Testing CRT Monitors

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Contents

Infrastructure

  • Either one computer with dual monitor output or two computers with single output side by side. The computer(s) are left powered on.
  • One large monitor (c. 19") that we consider to have excellent characteristics.
  • For now, we should wget a web page that contains a few images plus small font text, and have the a browser running displaying that image from the local drive. Later, perhaps we should capture that into an image, and have it displaying with a light, standard tool like xsetroot(1X) rather than a full browser.
  • A string marked at 1" intervals with lines drawn with a thin marker and little labels indicating the inch count, attached by transparent tape on the positions of the more common monitor sizes.
  • A short video extension cable permanently attached to the computer that receives the monitors to be tested.

Justifications

  • Unambiguously identifying the person who tested the monitor will help salespeople adjust to the differences in perception of different testers. One person's 80% brightness can be another person's 60% brightness. We could just use the FGT ID number; adding a name guards against typos and hard to read digits.
  • The pins on the video extension cable will tend to wear out, so the cable will need replacing periodically. But the computer itself will be better protected against wear.
  • These days, VGA isn't the only video connector in the PC world. We may need additional video testing stations to handle different types of connectors. Later, we can try to figure out how to have multiple video cards, each providing different connectors, in the same computer. We could use cable adaptors in some cases, but connecting and disconnecting adaptors from the base cable would increase wear and, I suspect, adaptors aren't as plentiful in the inbound stream.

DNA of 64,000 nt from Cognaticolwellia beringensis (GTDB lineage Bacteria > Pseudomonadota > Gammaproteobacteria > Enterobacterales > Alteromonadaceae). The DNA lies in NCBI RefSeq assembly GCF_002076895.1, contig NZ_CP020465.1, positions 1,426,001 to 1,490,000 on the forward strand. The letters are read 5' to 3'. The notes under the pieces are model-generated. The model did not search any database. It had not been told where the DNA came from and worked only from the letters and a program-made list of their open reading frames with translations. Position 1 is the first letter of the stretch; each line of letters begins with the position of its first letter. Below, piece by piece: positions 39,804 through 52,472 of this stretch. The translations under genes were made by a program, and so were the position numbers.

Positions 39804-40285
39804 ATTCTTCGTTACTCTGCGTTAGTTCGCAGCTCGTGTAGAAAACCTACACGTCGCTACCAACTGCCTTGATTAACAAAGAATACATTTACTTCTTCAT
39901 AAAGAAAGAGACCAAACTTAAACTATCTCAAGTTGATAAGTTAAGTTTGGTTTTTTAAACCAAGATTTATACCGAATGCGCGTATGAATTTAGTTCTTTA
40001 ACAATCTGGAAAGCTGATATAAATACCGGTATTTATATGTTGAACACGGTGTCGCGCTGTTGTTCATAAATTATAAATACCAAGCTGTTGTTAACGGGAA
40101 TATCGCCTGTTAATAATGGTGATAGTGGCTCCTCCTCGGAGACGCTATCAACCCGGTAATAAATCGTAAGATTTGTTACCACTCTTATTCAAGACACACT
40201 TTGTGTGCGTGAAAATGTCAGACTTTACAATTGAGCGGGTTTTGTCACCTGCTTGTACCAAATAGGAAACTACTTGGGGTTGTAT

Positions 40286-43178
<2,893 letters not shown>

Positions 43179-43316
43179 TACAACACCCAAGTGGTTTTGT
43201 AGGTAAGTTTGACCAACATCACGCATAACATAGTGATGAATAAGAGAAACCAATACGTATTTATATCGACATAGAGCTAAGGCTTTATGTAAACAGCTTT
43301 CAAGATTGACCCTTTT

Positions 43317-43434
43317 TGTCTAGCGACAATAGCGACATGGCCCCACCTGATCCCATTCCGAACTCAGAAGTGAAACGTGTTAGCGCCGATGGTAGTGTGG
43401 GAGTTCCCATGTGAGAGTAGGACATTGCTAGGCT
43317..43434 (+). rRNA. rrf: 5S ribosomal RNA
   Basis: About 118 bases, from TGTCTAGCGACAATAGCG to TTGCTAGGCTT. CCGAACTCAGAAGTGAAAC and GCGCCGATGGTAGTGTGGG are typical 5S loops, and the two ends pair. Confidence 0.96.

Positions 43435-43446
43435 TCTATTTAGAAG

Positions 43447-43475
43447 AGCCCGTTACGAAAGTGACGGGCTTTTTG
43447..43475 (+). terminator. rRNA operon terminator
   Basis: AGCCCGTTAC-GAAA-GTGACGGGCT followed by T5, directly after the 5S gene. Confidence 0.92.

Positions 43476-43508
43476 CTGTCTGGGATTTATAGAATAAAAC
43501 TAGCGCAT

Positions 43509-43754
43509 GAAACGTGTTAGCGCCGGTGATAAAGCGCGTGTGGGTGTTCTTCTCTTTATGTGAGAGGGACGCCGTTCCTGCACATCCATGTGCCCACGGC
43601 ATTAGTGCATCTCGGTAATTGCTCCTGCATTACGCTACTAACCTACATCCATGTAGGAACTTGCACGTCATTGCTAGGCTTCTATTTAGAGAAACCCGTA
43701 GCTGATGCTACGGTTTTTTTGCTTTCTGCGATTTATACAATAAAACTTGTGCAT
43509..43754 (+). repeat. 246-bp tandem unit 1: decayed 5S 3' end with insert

Instructions

  • Take a monitor from the inbound pile.
  • Attach it to the workstation marked "monitor testing".
  • Power on the monitor, and wait a few seconds till the image becomes visible.
  • Run its degauss function.
  • Increase the monitor's brightness to maximum.
  • Compare it against the reference monitor next to it.
  • Is the image overly fuzzy? Is the text legible? Would you buy this monitor?
    • If not, put the monitor in the recycling pile.
    • If it's somewhat fuzzy but text was still comfortably legible, continue.
  • Is the image dimmer than the reference one?
    • If it is terribly dim, put the monitor in the recycling pile.
    • If it is somewhat dimmer yet still fairly visible, estimate its brightness as a percentage of the reference monitor (100% = equally bright as the reference monitor; 0% = does not light up at all).
  • Measure the screen diagonally in inches with the string ruler. Round down to a whole inch. Eg if the monitor is a little bigger than the 16-inch mark on the string, consider the monitor to be a 16" one.
  • Make and attach to the front of the monitor, above the middle of the screen, a label containing, in this order:
    • the screen size
    • the brightness percentage.
    • today's date.
    • your FGT ID number and your full name.
  • Put the monitor in the cleaning (for sale or grant) rack.